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Why You Need an Estate Plan
It’s an Act of Love. Creating an estate plan in an expression of love and support for your spouse, children and other family members. The death or disability of a family member can be extremely stressful and can create unnecessary conflict among family members. An estate plan provides your family with clear instructions they can follow and leads them through a difficult emotional process.
Asset Protection and Tax Planning. After years of working, you want your money and resources to go to your chosen beneficiaries and not to the government or a predator. Having an estate plan will protect your spouse, if he or she remarries after your death. It can protect the assets that you leave to your children and ensure they receive an education or that the money is used for a good purpose and is not subject to creditors. It can also minimize taxes and expenses in transferring property to your loved ones.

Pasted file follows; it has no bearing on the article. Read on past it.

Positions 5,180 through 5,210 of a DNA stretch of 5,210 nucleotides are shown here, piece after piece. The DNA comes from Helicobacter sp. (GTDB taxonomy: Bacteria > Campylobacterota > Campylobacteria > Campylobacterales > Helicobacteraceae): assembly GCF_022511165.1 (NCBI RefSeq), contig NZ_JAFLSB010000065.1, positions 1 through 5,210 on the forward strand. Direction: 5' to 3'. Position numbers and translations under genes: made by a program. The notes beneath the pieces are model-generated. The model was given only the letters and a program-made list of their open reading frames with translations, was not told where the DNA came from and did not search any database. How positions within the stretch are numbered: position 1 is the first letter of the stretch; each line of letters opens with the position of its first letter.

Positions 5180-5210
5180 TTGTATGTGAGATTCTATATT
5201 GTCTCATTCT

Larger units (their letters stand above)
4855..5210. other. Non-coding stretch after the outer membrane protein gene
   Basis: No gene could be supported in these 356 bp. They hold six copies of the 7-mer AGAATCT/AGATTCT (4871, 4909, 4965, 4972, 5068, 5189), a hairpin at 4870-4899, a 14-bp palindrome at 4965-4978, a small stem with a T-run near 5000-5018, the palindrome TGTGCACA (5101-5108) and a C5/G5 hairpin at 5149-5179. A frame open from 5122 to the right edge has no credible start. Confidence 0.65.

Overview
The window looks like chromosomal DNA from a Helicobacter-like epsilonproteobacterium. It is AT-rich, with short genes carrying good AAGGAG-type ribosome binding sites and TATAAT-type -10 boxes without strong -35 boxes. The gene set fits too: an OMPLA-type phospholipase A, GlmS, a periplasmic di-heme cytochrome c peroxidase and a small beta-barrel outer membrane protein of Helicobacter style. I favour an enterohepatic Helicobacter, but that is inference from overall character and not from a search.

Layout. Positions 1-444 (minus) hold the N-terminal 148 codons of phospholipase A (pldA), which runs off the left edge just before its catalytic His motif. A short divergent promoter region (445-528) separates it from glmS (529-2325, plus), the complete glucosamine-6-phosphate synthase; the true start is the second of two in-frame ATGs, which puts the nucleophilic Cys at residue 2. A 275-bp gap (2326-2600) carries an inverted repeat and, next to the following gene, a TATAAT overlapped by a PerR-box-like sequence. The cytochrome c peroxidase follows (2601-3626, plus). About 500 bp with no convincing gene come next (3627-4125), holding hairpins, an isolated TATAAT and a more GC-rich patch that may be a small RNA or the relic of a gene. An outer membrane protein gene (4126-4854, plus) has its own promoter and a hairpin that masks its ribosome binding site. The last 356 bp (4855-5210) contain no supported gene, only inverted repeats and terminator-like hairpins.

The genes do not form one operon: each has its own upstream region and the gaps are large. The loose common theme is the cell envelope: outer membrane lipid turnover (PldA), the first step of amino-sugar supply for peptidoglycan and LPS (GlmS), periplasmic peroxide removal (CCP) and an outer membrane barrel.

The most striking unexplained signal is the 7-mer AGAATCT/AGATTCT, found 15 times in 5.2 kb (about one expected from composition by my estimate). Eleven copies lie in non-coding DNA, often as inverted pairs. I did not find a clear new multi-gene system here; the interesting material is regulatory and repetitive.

You Stay in Control. You want to choose who has the power to manage your finances and health. If you do not have an advanced health care directive and financial power of attorney, your family may have to go through the cumbersome and expensive process of getting a court order if you become incapacitated. You want to choose who has power over your money and your health. You also want to choose who will be in charge of your estate when you pass away. If you do not have an estate plan, there will be expense, delay and court intervention in your affairs.
Emotional Strain and Delay. Without an estate plan, your family may not have immediate access to the money they need. A grieving family that is already under stress should not also have to worry about having enough money to pay the bills. Having a plan in place will ensure that your loved ones have the immediate support they need. Planning will also help to reduce expenses and taxes.